You may think this is a strange topic. But “feels” in books is a legitimate trend. When I first started writing I had no concept of what “feels” were and very little interest in writing them. For some reason I wanted my writing to be high, intellectual, and dry. I wanted to move the readers with emotion–but a distant, dignified emotion. In other words, I didn’t really know what I was doing.
Granted, most authors write to evoke emotions in their readers. Some aim too high and it turns out sappy. Some aim too low and settle for an exciting plot with no meat. Many misjudge the expectations and timing. My breakthrough came when I realized I needed to be more vulnerable in my writing. My characters were too perfect, or their struggles were unrelatable, or I wouldn’t let them be real people.
So what are feels, and how do you write them into your book? Well, here’s my simple definition: unlocking the reader’s deepest sympathies. But how do you do this?
Setting up Expectations– You need the reader to invest in the story personally. One way to do this is to set up their expectations ahead of time. There is something about the human mind that recognizes patterns and appreciates familiarity. If you have listened to classical music at all, you may know that the composer often puts echoes and pieces of the main theme into the music early on. That way, when the grand climax comes and the main theme is played, the audience has already heard hints of it and it will invoke a more emotional response.
Not only that. But you want to get the reader’s imagination working for you. Yes, it’s fun to surprise the reader and there is a time for that. But it’s even more fun to get the reader to say, “I knew it!” That makes them take ownership of the plotting process. This means a lot of work for you. You have to give them just enough clues and hints to lead them down the right direction without being painfully obvious. Subtlety is key. Don’t rush through all of your introduction and rising action. Take the time to sprinkle plenty of foreshadowing, hints, and implications. Make the reader guess which ones will be fulfilled.
Timing– This one is huge and can be pretty difficult to pull off perfectly. This is the one that I probably labor over the most. The trouble with this guy is that as an author, I am immediately biased, especially when I am working on my third draft. The action plays out very different when you are on your first read, versus your third read. So it can be tricky to look back and try and guess exactly where the reader’s emotions are at any particular point. But I would say, the more you write, the more confident you will be in this aspect. It will start to come more instinctively. Although this one can particularly hard to pull off right, it is my favorite. That’s why my first book Out of Darkness, has a non-linear plot. I set it up so that the MC’s emotional climax is revealed directly before the action climax of the book, even though it takes place some time before.
Authenticity– This one surprised me a little. I wouldn’t have started writing if I didn’t have very personal things to express. But I wrapped them under layers of science fiction. And I have to add that it is incredibly different to create characters that feel like real people at all times. Dialogue seems easy at first. After all, you are the author! You know what each character is thinking at all times. The trouble is that real life is not like that. People speak without knowing what the other person is going to say. It can be difficult to mimic that in dialogue. That is why dialogue so often fails, and poor dialogue is one of the biggest reasons readers put a book down. My writing improved by leaps and bounds after I worked a high-conflict job for eighteen months. I saw how people really respond when they are emotional, angry, or afraid. And it has allowed me to infuse my characters with real motivations and honest reactions.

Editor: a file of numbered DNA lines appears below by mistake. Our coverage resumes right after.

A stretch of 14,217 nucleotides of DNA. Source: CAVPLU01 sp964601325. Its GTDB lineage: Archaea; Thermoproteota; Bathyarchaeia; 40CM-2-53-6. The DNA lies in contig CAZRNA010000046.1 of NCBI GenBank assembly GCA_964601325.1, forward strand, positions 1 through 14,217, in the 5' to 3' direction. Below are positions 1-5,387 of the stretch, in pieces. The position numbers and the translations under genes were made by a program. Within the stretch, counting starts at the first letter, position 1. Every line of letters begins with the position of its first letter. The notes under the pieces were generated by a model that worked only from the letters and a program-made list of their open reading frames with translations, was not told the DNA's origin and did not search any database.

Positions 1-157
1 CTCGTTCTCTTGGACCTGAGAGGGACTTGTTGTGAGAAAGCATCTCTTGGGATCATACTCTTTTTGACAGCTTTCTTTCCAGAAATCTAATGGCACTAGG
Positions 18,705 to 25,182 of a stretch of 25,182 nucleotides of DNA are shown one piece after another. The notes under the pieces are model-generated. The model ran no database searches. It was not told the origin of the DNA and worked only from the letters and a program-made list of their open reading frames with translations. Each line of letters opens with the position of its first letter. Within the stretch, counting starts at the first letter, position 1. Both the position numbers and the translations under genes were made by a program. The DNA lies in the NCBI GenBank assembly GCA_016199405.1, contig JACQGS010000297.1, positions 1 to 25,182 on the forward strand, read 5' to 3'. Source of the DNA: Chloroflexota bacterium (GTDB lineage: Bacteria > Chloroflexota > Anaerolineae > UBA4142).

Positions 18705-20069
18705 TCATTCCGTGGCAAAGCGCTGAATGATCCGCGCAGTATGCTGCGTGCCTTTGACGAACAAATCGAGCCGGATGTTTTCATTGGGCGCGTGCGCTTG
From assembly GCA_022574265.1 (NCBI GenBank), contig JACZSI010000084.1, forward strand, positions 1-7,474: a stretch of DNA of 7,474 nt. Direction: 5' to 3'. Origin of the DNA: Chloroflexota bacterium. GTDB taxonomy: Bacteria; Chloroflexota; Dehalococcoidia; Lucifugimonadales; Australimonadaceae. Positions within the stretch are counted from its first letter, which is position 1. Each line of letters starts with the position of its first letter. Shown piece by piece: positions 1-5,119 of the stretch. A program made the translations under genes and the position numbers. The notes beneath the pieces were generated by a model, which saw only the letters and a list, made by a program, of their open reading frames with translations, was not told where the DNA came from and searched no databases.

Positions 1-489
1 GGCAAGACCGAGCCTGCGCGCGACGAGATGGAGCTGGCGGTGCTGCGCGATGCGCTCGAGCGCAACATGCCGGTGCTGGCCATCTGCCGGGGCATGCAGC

Reader Gratification– This one is semi-controversial. There is still that school of thought out there that insists the reader is your enemy and you cannot give them what they want. Maybe this is appropriate for some genres (I really don’t know). I can see it earning you the reader’s respect. But I don’t think it’s going to earn you any feels. In a sense, reader gratification is exactly what gives the “feels.” You set up the reader’s expectations, you create an emotional connection with the characters, you take the reader on a heart-pounding journey where they are afraid everything is going to fall apart, and then you come in with the gratification.
Now, it’s important to remember that this doesn’t always mean happily ever after, or everything turns out fine. Sometimes it means you make them cry over what could have been. But there has to be meaning in the choices you make. Readers are going to reel from the senseless death of a loved character in a similar way they might reel from bad news in real life. Life is full of bad news and tragedy and it’s hard to always find the meaning in it. If you are aiming for “feels” you have to put meaning in your story for your readers. Give them closure. Give them something to hold onto!
Round it Out– The best stories have a combination of feels. Don’t center all of your feels on one relationship, or one plot revelation. If you set up a plethora of subplots and sub-conflicts, and you handle them well, then by the end of the story you have a whole smorgasbord to choose from! You can make eight turn out well and have two end sadly and still leave your reader on a high note. And you know what? They will probably love that even more than happy endings across the board because it feels like real life. One of the very best ways to earn reader trust and loyalty is to successfully navigate them through sorrow.
So there’s a glimpse into writing a story with plenty of feels. Do you guys have any thoughts?